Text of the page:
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October 2019
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New tool helps planners and policy makers ensure global infrastructure development is sustainable

Miriam Mendes, Programme Manager of ITRC,

By Miriam Mendes, Programme Manager of ITRC, based at The Environmental Change Institute, University of Oxford.

A new tool from the United Nations Office for Project Services (UNOPS) and University of Oxford-led Infrastructure Transitions Research Consortium (ITRC) has been launched to ensure that infrastructure is developed to support achievement of the UN’s Sustainable Development Goals (SDGs).

The SDGs were adopted in 2015 and agreed by 193 countries from developing and emerging nations to developed countries. They were designed to create a better and more sustainable future for people worldwide.

A recent study published in the prestigious journal Nature Sustainability has found that fulfilment of the majority of SDG targets will depend on infrastructure systems.

Sustainable infrastructure is better-designed and will save money in the long-term, explains co-author and Professor of Climate and Environmental Risks at the University of Oxford, Jim Hall: “Global spend on infrastructure investment is set to reach $97 trillion by 2040[i] but this money could be spent more wisely, creating infrastructure that works with nature to serve the needs of the people, keeping us on track to bring carbon emission to zero, and that is designed to be resilient to climatic extremes and other shocks.”

The new tool, SustainABLE, has been to designed to harness this fundamental research – providing development practitioners with real-world practical actions to ensure that their infrastructure project supports achievement of the different targets of the SDGs.

Scott Thacker, Senior Analyst at the United Nations Office for Project Services (UNOPS), explains, “We’ve created SustainABLE as an easy to follow online tool available to anyone who wants to ensure the SDGs are at the heart of their infrastructure projects. This is the first time that the SDGs have been captured in this way, providing a very clear walkthrough and step-by-step guide to understand the influence of infrastructure on each target and provide tangible actions for ensuring that influence is realised.”

SustainABLE demonstrates how infrastructure systems from energy to water, waste, transport, digital communications, education, healthcare and other social infrastructure can help to ensure progress is made towards the Sustainable Development Goals.

Jim Hall comments, “Infrastructure investment is at an all-time high globally. An ever-increasing number of decisions are being made now that will lock-in patterns of development for future generations. It’s critical that policy makers establish long term visions for sustainable national infrastructure systems, informed by the SDGs, and develop adaptable plans that can demonstrably deliver their vision. The new SustainABLE tool will be a central plank in establishing how infrastructure can help satisfy the SDGs.”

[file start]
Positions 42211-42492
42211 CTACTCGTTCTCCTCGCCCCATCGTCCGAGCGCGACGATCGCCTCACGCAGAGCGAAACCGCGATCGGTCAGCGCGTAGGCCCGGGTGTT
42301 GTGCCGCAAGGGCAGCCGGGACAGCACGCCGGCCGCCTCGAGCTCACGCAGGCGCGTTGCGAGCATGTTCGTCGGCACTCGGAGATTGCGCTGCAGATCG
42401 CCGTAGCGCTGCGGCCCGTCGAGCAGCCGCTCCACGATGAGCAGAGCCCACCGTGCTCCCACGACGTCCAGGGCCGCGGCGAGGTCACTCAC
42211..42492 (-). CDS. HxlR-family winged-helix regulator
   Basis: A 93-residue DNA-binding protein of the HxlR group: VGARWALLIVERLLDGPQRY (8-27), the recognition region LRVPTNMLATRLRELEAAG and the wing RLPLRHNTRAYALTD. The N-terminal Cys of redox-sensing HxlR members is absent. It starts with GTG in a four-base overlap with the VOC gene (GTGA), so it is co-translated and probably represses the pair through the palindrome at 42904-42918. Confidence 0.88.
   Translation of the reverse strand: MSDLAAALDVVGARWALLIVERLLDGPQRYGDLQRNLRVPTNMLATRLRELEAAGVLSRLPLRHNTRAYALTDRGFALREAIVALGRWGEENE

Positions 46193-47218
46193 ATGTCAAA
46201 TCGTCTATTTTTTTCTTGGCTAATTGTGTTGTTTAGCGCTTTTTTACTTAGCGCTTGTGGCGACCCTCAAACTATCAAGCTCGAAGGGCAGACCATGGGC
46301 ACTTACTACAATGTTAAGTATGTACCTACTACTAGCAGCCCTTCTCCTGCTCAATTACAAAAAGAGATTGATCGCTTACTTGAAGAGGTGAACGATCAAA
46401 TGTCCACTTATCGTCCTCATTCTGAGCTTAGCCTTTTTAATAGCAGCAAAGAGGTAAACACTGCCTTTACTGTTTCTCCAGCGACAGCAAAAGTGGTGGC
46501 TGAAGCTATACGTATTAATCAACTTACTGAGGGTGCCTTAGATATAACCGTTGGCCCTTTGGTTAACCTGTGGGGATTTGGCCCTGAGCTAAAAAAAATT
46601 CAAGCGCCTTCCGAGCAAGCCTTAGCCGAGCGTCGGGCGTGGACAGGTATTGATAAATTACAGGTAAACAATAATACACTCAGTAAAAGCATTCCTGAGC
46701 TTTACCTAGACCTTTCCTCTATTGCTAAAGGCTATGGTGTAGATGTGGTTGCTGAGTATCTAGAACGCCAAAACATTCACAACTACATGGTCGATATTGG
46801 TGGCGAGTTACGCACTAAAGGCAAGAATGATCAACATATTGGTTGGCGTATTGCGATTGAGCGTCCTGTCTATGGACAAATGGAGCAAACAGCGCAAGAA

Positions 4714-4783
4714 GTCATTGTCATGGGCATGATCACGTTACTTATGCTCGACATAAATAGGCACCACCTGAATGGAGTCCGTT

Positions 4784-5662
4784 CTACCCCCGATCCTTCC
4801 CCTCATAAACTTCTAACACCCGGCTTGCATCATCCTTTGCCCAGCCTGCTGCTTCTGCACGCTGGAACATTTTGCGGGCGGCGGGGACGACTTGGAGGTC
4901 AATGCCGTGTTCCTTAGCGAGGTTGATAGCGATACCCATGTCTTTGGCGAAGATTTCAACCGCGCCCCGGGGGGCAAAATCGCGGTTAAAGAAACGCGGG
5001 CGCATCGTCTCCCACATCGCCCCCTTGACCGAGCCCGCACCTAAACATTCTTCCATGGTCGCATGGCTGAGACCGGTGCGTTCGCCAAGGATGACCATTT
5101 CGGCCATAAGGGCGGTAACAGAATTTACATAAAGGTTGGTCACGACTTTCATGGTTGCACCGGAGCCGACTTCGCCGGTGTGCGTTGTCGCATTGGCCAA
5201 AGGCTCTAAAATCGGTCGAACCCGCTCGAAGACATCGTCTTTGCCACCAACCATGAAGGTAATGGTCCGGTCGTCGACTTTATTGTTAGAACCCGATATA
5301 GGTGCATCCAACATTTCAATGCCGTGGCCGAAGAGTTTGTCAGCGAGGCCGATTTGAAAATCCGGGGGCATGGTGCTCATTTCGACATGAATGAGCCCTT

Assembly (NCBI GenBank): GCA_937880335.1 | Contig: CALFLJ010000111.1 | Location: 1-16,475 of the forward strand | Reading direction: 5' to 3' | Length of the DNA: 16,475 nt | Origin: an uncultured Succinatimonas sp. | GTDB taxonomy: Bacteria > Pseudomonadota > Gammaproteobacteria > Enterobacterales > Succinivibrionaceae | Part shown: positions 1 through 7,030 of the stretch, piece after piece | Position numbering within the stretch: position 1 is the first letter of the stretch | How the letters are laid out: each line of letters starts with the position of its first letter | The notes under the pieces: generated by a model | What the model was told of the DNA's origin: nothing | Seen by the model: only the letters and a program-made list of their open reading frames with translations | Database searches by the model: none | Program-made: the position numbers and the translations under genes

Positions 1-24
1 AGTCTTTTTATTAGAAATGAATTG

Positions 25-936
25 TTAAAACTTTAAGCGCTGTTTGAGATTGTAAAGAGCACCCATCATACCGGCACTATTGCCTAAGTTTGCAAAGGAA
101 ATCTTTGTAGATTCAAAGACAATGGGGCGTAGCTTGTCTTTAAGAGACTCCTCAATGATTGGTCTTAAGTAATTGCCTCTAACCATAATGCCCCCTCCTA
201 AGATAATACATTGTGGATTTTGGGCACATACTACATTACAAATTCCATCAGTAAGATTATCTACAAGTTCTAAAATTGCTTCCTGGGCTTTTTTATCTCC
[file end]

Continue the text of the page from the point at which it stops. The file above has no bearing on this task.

Scott Thacker of UNOPS adds, “With $2.3 trillion[ii] being spent per year on global capital infrastructure investment, funding is at an all time high. However, in some areas of the world there is still a lack of the most basic infrastructure, infrastructure that’s designed to satisfy future population growth, or to protect society from the harmful impacts of climate change.”

SustainABLE’s first module is now available for users to map the gender-related SDG targets of women’s empowerment and infrastructure against areas including energy, transport, water, solid waste, ICT, health, education, government and housing. Specific subsectors can also be targeted such as air transport, surface water management, or emergency response.

Modules scheduled to be launched include risk and reliance, climate mitigation, environmental protection, with others in development.

SustainABLE will help infrastructure decision-makers from international development bodies, development banks and governments to embed sustainability in infrastructure projects in developing and emerging nations and first world economies to make better use of their budget.

Jim Hall adds, “Built well, infrastructure can demonstrably and positively contribute to areas from economic prosperity and employment to health and education and the safeguarding of the planet’s natural resources. However, costly infrastructure is not always planned properly for the long-term, in consideration of the impact of one infrastructure on another, to take into account vulnerability to natural or manmade hazards, or in line with the UN’s Sustainable Development Goals (SDGs) adopted by 193 countries in 2015.”

The paper published in Nature Sustainability focuses on the interplay between the physical and societal aspects of infrastructure systems, such as how long-lived assets shape future patterns of behaviour and development.

It classifies direct and indirect influences of infrastructure services on SDG goals and target outcomes. It also identifies functions where the infrastructure provides a unique contribution to the SDG target, and those where a pair or more than one infrastructure provides a shared contribution to the SDG target.

The new SustainABLE tool and the paper published in Nature Sustainability will be of interest to policy makers in government, investment banks, NGOs, developers involved in infrastructure projects, as well as researchers and academics.

Website: www.itrc.org.uk  www.unops.org

Try SustainABLE for yourself: sustainable.unops.org/

[i] Global Infrastructure Outlook forecast estimates as at April 5 2019 outlook.gihub.org/

[ii] [CD: add reference 17 from paper]

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